This is further driven home quite a few character responses- Mat's own words that he would never try to force his attention on an unwilling woman and the supergirl's reaction to finding out being to most glaring examples. The latter particularly strikes me as a rather strong criticism of society on the matter, not the least bit because of how true it rings- When Elayne believed he was the one forcing his attention on Tylin she was outraged and disgusted with him and even went as far as to rescind her promises to him (which, considering Elayne's character and the weight she puts on being true to her word is no small thing), but once he explains what really happened (including at least some of the abuse he's suffered in the process, if not the knifepoint thing) and even though he's obviously extremely uncomfortable with the whole situation Elayne's response was to practically laugh at him, make a rather tasteless joke and then turn to the other women where they proceeded to talk about his having DESERVED IT.
Now I don't know about you, but to me this sounds like a rather harsh criticism of society's double standards on these matters.
moving on to another point from earlier in the re-read, I remember you having mentioned you are somewhat unsure of why the maidens of the spear attach such a heavy emotional significance to Rand. This has got me thinking on the matter which in turn led me to realize just how deeply and thoroughly thought out RJ's writing is-
Just think for a moment about the Aiel's sciety and their costumes regarding the Maidens in particular. any maiden who comes with child is faced with a terrible choice- either give up her baby (just about the most terrible thing you can demand of a mother) or abandon her entire life as she knows it. Those that give up the spear are gone from the maiden's roof, quite possibly avoiding the maidens henceforth to put the pain of that choice behind her, while those that give up their baby HAVE GIVEN UP THEIR BABY. They don't even get the comfort of knowing he's well in another's care since the Wise Ones handle the adoption in secret, and in a society as warlike as the Aiel that means the children of the maidens are swallowed up in a veritable ocean of orphans which means it'll be impossible to discover their identities (even the adopting parents aren't told they're adopting the child of a maiden).
Given how sexually liberated Aiel society is (not to mention the Maiden's own reputation in the matter) this probably isn't a rare occurrence either.
Now just imagine how it must be for those maidens that haven't suffered though that particular nightmarish choice- over the course of the years they must've lost friends to this choice, women who couldn't bear to abandon their child and thus left the maidens forever, and even more painful, they must've known friends who chose the other way and gave up their child to stay with their spear sisters.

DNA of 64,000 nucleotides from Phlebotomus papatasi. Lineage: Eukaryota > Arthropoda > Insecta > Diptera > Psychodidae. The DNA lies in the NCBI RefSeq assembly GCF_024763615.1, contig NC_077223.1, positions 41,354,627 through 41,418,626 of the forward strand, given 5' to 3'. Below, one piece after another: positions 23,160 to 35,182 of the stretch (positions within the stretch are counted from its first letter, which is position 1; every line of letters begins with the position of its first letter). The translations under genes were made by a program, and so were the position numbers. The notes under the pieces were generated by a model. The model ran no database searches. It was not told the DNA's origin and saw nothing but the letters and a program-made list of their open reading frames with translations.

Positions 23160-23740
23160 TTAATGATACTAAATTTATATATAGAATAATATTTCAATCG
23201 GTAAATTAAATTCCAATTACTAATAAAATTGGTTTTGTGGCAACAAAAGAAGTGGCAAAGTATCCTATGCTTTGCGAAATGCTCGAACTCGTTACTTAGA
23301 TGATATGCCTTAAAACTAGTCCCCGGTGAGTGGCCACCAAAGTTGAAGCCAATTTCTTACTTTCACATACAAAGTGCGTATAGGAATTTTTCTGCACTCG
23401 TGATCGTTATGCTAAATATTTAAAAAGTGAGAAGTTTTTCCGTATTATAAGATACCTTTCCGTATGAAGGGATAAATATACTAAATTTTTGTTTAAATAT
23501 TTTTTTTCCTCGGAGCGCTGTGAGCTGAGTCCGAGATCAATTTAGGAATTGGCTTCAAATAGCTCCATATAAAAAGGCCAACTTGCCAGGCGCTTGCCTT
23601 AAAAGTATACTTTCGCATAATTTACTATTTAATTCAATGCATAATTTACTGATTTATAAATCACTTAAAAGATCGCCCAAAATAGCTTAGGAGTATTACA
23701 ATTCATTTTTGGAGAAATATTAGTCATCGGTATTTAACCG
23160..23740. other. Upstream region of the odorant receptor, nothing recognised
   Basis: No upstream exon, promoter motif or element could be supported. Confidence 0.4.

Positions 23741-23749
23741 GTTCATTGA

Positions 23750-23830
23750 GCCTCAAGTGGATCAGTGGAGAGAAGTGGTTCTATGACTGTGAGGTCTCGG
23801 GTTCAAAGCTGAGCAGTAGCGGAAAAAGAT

A lifetime of hearing your friends cry themselves to sleep over a lost child is no easy thing to bear.
Then Rand came along- the first child of a maiden to be known as such in the whole of Aiel history. Should it be any surprise that so many of the maidens project onto him the image of the child they've had taken away or feared to have, or the brother they never knew?
Breaks my heart just to think about it...
Just been reading your re-read of the conclusion to The Shadow Rising, and enjoyed your comments about the reference to Jason and the Argonauts. I don't think I'd spotted that connection myself.
Anyway, I'm sure you're already familiar with Terry Pratchett's Discworld series, but there's one scene that always tickles me in reference to the Jason story. It's in Interesting Times.
Mr Saveloy tries to tell Cohen about this hero who sowed dragon's teeth, which grew into magical fighting skeletons. Cohen doesn't believe it: 'If you sow dragons' teeth, you should get dragons. Not fighting skeletons. What did it say on the packet?'
I came a bit late to your reread party, mainly because i wanted to wait until ALL of the books are finally out. I reckon i should catch up with you somewhere around december...which should be perfect timing!!! Many thanks for three years full of very entertaining posts. btw.....if you combine all the psts and comments you far surpass the numbers the number of actual WOT pages, but im sure you know that well by now.
One quick question.... I notice that there has been almost no comments on the first few books in a couple of years. Are there any plans for an actual "Reread of Leighs Reread"as hinted at on Aprils fools day last year? Given that they were written before Gathering Storm came out, a lot of your posts become even more hilarious with the extra hindsight...